He's on an expiring contract and fresh from directing an end to Winnipeg's 29-year championship drought.
In another context, that would make Mike O'Shea a prime candidate for CFL teams in the market for a head coach.
Yet on Friday morning, the 49-year-old O'Shea didn't sound like he had much interest in leaving after leading the Blue Bombers to victory in Sunday's Grey Cup game — a 33-12 decision over the Hamilton Tiger-Cats. The triumph capped a six-year odyssey for O'Shea, who had no head coaching experience when he was chosen for the Winnipeg job prior to the 2014 season.
"We just won a Grey Cup so we’ve got a good group here," said O'Shea during his final media availability of the 2019 season. "It’s been a great journey, being a part of this. It has taken longer than I thought, but it’s neat to be a part of building something, so, I do like it here."
O'Shea admitted he had talks with management about a new deal early Friday and the chances of him returning in 2020 were "pretty high."
But with enticing vacancies in Edmonton, Ottawa and B.C., O'Shea was asked if he was tempted to explore any of those options.
"I haven’t given a lot of thought to that," he said. "Obviously, there’s been a lot of business to take care of... like any post-season. And winning the Grey Cup changes a lot of that.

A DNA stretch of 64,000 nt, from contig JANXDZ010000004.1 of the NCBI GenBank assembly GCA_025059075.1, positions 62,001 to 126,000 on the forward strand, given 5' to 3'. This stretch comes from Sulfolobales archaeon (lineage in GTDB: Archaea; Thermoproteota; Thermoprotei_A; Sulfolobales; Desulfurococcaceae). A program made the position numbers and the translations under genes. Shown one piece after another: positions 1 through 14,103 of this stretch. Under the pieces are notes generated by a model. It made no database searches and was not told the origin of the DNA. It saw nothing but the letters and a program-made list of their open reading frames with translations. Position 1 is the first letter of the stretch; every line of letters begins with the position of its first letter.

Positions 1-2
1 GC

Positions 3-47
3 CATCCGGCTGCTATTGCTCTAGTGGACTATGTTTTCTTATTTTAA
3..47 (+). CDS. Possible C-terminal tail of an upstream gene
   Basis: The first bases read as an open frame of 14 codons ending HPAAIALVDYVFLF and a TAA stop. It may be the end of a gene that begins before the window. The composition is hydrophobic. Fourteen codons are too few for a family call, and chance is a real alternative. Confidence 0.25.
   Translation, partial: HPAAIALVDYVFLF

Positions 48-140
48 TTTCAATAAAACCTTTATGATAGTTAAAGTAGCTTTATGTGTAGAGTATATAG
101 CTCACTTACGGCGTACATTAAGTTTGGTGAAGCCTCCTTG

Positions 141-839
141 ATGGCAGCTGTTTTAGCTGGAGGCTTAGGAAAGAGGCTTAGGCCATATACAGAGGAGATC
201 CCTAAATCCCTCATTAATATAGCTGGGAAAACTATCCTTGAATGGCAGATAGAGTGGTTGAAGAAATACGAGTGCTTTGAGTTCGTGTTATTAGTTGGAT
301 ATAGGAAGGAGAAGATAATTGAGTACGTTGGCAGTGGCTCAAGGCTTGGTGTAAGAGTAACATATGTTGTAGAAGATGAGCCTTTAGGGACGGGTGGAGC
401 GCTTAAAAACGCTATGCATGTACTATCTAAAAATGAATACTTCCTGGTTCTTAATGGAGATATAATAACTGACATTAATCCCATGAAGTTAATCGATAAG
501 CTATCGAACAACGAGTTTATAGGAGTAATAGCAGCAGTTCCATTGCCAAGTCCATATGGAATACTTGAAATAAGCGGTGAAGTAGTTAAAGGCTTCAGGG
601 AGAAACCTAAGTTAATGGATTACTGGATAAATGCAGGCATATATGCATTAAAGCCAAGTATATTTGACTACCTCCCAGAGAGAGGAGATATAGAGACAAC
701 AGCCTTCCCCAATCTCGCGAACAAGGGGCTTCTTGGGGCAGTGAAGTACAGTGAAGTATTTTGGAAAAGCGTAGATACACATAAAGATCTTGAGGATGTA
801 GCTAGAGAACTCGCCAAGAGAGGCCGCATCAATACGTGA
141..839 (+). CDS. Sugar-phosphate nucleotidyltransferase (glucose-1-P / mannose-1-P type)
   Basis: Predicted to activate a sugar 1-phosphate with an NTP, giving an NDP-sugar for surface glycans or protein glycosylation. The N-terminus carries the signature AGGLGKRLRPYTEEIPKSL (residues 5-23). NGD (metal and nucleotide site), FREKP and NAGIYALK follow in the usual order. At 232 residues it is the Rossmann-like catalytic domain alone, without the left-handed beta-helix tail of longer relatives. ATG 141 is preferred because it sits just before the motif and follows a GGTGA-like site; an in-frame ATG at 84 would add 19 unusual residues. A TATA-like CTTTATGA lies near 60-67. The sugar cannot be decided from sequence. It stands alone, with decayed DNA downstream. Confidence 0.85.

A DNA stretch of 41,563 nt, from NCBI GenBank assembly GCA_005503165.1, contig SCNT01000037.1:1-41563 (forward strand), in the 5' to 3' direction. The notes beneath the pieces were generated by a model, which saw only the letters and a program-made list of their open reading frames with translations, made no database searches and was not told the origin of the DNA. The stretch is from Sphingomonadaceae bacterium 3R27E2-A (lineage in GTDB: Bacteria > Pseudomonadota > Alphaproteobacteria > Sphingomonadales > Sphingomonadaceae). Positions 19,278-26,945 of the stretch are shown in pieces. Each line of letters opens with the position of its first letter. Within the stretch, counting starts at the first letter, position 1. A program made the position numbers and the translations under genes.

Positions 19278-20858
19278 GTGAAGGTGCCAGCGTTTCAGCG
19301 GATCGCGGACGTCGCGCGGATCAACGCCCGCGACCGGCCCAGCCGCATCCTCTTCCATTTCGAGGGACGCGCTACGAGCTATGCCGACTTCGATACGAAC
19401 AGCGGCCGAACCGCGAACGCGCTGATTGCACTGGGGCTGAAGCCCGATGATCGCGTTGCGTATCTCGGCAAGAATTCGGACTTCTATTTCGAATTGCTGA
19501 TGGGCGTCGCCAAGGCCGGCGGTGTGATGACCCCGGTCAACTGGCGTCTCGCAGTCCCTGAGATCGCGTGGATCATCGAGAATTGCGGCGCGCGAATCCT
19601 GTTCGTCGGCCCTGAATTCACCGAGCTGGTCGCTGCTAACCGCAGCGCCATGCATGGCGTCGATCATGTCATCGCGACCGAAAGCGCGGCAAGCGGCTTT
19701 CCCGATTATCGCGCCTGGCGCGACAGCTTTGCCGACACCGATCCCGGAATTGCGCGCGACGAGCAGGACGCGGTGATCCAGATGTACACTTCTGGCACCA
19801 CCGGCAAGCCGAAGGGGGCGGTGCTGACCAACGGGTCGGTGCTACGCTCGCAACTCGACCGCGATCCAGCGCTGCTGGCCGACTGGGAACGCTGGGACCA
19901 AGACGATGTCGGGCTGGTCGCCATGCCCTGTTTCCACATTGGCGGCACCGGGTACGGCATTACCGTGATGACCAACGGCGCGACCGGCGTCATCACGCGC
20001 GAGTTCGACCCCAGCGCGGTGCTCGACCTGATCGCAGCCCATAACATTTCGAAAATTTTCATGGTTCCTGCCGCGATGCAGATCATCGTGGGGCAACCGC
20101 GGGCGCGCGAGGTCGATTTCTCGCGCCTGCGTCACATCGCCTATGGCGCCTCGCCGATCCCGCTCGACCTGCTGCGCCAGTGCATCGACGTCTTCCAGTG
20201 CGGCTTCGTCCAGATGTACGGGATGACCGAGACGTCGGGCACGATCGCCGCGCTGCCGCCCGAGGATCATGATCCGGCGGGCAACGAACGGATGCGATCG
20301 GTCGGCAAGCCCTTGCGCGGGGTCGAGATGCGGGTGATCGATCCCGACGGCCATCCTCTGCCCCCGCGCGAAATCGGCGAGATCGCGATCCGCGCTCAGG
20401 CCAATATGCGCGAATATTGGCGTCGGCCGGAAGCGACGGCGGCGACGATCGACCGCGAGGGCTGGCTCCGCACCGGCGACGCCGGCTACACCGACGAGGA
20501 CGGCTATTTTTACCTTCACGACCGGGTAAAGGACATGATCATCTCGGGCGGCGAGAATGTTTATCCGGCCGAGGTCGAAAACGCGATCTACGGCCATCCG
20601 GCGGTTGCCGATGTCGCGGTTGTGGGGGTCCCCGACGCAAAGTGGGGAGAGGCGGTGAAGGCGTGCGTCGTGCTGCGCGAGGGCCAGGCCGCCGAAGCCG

"The way American Thanksgiving fell (this weekend), we didn’t get a chance to have a true end-of-year meeting with the entire team, the staff. We’re trying to get exit meetings done with the players who are still here so I’m not too concerned with what’s going on around the league. I’m still trying to look after our business here."
If O'Shea is off the market, the most intriguing head coaching candidate in the league may be Winnipeg offensive co-ordinator Paul LaPolice, who has been given a lot of credit for managing Winnipeg's chaotic, injury-ravaged quarterback contingent all the way to a title.
The Lions and Redblacks have reportedly asked to interview LaPolice, a 20-year veteran of the CFL coaching ranks. O'Shea said the interest is well-earned.
"He’s been excellent," O'Shea said. "He’s managed to move game plans around and use the talent of the roster to the best of his abilities, put guys in great positions to allow us to win games and be very successful through the playoff run and the Grey Cup.